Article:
American Paints share their history with the American Quarter Horse and the Thoroughbred.
This is because American Paints are technically not a 'breed' in the traditional sense of the word. They came about because the other associations (specifically the American Quarter Horse Association) did not consider them part of the breed. Thus, we have American Paints.
As such, American Paint Horses are stock horses (possessing the same build as a Quarter Horse or Thoroughbred) with tobiano, overo, tovero, and other such patterns.
Because of the odd nature of it's creation, to be registered as an American Paint, a horse's parents must be registered as American Paints, American Quarter Horses, or Thoroughbreds.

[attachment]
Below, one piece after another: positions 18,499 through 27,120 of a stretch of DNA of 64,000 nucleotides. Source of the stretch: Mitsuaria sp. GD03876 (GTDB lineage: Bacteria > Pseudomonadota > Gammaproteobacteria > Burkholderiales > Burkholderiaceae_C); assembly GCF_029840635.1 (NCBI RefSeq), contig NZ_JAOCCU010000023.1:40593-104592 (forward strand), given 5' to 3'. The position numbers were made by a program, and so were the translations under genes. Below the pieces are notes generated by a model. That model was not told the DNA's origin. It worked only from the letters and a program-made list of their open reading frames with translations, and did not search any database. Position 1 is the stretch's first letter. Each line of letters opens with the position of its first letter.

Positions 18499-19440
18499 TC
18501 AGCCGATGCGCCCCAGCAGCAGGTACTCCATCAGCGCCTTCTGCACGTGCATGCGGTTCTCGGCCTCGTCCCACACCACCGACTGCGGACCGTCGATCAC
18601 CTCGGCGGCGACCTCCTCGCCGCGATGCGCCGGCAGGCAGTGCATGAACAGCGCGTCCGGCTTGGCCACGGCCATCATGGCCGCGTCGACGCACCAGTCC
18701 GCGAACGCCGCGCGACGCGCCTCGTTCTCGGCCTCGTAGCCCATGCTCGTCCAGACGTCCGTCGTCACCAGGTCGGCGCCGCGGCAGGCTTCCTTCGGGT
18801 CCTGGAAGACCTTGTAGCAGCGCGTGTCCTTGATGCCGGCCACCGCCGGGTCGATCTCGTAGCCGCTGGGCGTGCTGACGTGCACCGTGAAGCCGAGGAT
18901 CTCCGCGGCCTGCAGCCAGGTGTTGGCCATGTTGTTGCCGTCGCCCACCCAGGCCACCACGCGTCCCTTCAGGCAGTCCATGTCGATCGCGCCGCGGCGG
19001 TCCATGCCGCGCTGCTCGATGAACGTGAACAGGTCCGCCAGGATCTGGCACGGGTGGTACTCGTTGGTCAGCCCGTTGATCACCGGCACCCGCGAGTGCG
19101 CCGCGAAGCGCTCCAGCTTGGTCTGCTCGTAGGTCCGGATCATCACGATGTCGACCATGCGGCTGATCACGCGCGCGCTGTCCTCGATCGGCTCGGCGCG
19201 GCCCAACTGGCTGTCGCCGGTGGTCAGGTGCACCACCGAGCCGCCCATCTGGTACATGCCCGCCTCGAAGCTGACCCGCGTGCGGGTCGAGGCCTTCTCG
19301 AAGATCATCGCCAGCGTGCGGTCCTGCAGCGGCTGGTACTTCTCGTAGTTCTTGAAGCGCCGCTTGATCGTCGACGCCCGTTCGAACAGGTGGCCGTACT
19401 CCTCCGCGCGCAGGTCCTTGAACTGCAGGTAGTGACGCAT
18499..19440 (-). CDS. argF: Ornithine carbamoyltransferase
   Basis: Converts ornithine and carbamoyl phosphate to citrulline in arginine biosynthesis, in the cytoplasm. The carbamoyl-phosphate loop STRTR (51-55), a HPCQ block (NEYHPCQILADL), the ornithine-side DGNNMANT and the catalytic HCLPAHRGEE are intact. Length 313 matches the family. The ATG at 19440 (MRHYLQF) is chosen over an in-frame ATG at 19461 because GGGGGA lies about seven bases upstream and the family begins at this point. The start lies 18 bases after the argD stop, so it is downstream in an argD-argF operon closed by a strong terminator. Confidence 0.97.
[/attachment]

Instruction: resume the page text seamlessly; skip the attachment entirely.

- 'Pinto' is the general term for a horse with tobiano/overo/tovero coat pattern. They can be any breed (in general). However, 'paint' refers specifically to the American Paint breed.
- Perhaps ironically, solid colored American Paints do exist.
- Due to the abundance of in-breeding for their distinctive patterns, genetic problems (such as OLW) are more common.
- They are most often seen participating in Western disciplines, though they have been known to participate in others.